Stakeholders show reservations on cyber crime bill
ISLAMABAD – While Ministry of Information and Technology is busy in reviewing the proposed prevention of electronic crime bill 2015, the stakeholders believe that cyber crime was not really the core issue for a country like Pakistan, where a mere 10 percent population use internet, but cyber terrorism and cyber wars.
“We have no updated technology to stop hackers from stealing data, neither we have any expertise in filtering contents of any website, what we can do is simply stop the access of that website,” said a senior official on Thursday.
“We are still not clear who terrorist organizations are,” he added.
A top official of Pakistan Telecommunication Authority told this scribe that the authority has no list of any terrorist organizations.
“You should ask Ministry of Interior instead of asking us, we don’t have any list of terrorist organizations,” the official was responding to a question whether the PTA has started blocking terrorist organizations.
What the ministry of IT or Interior is doing to prevent or stop cyber terrorism in the country and what is actually the capacity of all the organizations dealing with cyber terrorism, no one clearly comment on it but pass the responsibility on to other departments.
Whether it is for just an eyewash or for political reasons, the ground facts are alarming.
According to a report by Forbes magazine, the number of Distributed Denial-of-Service (DDoS) events topping 20 gigabits per second (Gbps) in the first half of 2014, were double than those in 2013 as more than 100 attacks at 100Gbps or higher were recorded in the first six months of 2014.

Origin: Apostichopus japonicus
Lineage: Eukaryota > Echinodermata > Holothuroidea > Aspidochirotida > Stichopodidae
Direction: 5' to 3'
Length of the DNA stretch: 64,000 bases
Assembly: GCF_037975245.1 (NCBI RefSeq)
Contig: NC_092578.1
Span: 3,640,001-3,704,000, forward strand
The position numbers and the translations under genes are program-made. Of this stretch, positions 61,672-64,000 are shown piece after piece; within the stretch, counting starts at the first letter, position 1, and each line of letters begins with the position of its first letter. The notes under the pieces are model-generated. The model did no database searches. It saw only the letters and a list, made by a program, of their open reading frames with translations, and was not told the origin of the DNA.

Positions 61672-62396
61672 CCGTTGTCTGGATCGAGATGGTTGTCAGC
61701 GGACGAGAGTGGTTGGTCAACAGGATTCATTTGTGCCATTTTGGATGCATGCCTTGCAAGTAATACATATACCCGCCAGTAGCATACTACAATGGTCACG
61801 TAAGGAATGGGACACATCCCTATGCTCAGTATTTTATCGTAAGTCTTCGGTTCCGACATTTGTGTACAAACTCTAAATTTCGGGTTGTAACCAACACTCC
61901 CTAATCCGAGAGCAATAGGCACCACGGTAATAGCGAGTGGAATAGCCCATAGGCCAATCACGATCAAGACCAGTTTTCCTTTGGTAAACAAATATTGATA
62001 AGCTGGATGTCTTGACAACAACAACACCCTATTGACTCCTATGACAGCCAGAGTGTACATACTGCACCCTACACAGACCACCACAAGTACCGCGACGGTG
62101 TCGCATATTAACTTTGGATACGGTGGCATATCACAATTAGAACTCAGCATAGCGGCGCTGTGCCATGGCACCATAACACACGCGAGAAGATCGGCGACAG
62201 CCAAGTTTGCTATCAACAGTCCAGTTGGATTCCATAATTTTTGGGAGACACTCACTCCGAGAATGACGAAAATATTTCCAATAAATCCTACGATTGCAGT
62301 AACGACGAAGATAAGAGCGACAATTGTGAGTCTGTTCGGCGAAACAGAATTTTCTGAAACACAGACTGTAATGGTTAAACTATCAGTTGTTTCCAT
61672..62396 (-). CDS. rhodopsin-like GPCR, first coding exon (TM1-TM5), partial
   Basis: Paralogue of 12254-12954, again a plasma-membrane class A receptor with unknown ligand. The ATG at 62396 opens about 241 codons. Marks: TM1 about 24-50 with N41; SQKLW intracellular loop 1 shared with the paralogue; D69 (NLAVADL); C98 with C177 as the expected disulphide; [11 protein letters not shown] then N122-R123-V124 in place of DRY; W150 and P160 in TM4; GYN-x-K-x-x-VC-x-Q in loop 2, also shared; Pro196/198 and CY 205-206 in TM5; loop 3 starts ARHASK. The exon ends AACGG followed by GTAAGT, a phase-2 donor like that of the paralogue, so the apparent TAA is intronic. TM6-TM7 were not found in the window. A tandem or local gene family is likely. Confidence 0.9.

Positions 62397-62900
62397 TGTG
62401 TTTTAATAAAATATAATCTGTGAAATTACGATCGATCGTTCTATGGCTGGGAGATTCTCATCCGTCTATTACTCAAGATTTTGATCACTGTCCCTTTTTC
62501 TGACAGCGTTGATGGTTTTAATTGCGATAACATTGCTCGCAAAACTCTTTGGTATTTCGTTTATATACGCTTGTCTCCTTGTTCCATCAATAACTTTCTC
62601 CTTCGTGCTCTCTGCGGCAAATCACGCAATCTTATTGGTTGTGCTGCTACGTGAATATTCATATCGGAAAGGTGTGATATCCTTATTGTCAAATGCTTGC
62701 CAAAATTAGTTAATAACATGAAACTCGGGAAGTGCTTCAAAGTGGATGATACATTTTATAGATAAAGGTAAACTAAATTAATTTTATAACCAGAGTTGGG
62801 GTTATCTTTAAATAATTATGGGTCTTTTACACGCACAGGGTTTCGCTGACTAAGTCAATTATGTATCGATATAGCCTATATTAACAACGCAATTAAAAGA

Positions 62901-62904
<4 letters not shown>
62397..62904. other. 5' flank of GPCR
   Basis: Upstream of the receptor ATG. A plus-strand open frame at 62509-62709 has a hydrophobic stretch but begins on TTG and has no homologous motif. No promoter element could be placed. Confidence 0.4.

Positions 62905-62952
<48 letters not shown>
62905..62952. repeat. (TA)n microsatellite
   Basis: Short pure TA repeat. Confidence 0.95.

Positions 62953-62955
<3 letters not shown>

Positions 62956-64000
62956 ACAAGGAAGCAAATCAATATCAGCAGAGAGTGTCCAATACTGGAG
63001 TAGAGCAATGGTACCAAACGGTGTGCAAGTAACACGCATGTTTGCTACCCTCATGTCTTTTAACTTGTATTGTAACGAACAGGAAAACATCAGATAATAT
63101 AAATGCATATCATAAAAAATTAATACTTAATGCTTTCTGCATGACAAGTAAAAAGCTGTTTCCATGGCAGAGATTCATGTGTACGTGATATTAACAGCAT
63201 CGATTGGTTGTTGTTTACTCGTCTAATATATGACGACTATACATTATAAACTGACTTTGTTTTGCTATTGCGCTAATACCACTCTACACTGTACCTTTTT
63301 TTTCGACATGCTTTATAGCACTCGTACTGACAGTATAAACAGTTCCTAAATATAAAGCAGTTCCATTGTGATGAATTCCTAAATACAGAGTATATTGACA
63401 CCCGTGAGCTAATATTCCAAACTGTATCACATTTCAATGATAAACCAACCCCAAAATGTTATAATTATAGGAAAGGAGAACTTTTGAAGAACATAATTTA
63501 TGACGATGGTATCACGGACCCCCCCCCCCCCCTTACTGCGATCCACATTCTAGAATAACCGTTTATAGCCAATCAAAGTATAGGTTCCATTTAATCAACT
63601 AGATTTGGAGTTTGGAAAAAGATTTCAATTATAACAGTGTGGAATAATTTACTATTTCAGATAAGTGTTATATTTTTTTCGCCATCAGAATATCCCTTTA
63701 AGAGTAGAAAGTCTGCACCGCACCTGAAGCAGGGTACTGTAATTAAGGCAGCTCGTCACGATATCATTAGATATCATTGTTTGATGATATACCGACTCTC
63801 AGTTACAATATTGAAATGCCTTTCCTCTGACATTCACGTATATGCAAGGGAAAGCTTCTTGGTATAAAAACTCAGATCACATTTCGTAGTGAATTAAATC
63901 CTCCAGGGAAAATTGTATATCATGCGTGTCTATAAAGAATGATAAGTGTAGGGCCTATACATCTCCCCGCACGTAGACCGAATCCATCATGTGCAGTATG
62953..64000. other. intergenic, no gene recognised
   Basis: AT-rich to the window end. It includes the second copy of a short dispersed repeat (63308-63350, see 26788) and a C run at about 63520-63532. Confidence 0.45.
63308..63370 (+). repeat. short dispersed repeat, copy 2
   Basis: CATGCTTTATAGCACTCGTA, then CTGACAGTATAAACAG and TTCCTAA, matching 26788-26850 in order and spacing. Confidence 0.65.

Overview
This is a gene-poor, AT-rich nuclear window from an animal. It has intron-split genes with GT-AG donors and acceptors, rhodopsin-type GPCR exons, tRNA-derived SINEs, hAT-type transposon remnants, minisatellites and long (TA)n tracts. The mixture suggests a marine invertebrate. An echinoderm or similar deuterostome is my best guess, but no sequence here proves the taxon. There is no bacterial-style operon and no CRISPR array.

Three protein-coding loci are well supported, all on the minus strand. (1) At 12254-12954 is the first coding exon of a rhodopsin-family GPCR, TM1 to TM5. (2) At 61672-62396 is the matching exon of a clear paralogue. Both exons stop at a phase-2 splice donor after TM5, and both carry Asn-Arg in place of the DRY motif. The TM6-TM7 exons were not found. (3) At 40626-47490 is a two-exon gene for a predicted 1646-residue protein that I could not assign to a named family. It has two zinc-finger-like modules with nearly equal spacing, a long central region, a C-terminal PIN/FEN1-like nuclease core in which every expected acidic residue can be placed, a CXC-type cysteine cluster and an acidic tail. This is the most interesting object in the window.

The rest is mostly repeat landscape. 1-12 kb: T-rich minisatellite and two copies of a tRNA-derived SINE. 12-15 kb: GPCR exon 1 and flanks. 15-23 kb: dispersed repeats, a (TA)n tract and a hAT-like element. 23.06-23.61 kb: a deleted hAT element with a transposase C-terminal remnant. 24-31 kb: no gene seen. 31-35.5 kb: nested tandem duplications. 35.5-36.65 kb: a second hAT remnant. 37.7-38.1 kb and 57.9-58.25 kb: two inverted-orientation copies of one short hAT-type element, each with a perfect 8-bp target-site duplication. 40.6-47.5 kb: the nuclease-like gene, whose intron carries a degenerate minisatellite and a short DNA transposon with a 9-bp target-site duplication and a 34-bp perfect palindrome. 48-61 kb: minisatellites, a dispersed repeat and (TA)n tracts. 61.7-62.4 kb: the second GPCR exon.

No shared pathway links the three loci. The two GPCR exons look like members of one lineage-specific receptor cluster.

According to reports, hackers from different parts of the world last year had continued to launch DDoS attacks on Pakistani websites. They not only hacked websites belonging to the security forces and the federal government, but also leaked private data of government and security officials.
By contrast, the Federal Investigation Agency (FIA) – the country’s premier anti-cybercrime watchdog, under Ministry of Interior, lacks the capacity to cope with such attacks.
The stakeholders raise their concerns and ask the government to invest resources in this field also.
We rank around 170th in world ranking in terms of internet use, and out of them a tiny part use internet for financial or other important transactions, cyber crime is not an immediate threat, instead of wasting time on proposing new bill, the ministry of IT should have spent resources and time on pointing out flaws in our cyber arena, said a senior executive of a local company.
According to FIA officials, even the recently updated National Response Centre for Cyber Crime (NR3C), an FIA division responsible for dealing with cybercrimes, don’t have capacity and technology to trace attacks, executed by hackers through proxies, such as TOR, free software that enables online anonymity and resists censorship.
It is worth mentioning that government’s concerned departments reportedly failed to block an affiliated website of infamous terrorist organization, TTP, while Youtube is banned in the country since last many years.
The Ministry of IT officials denied the allegations stating that it was not the mandate of their ministry.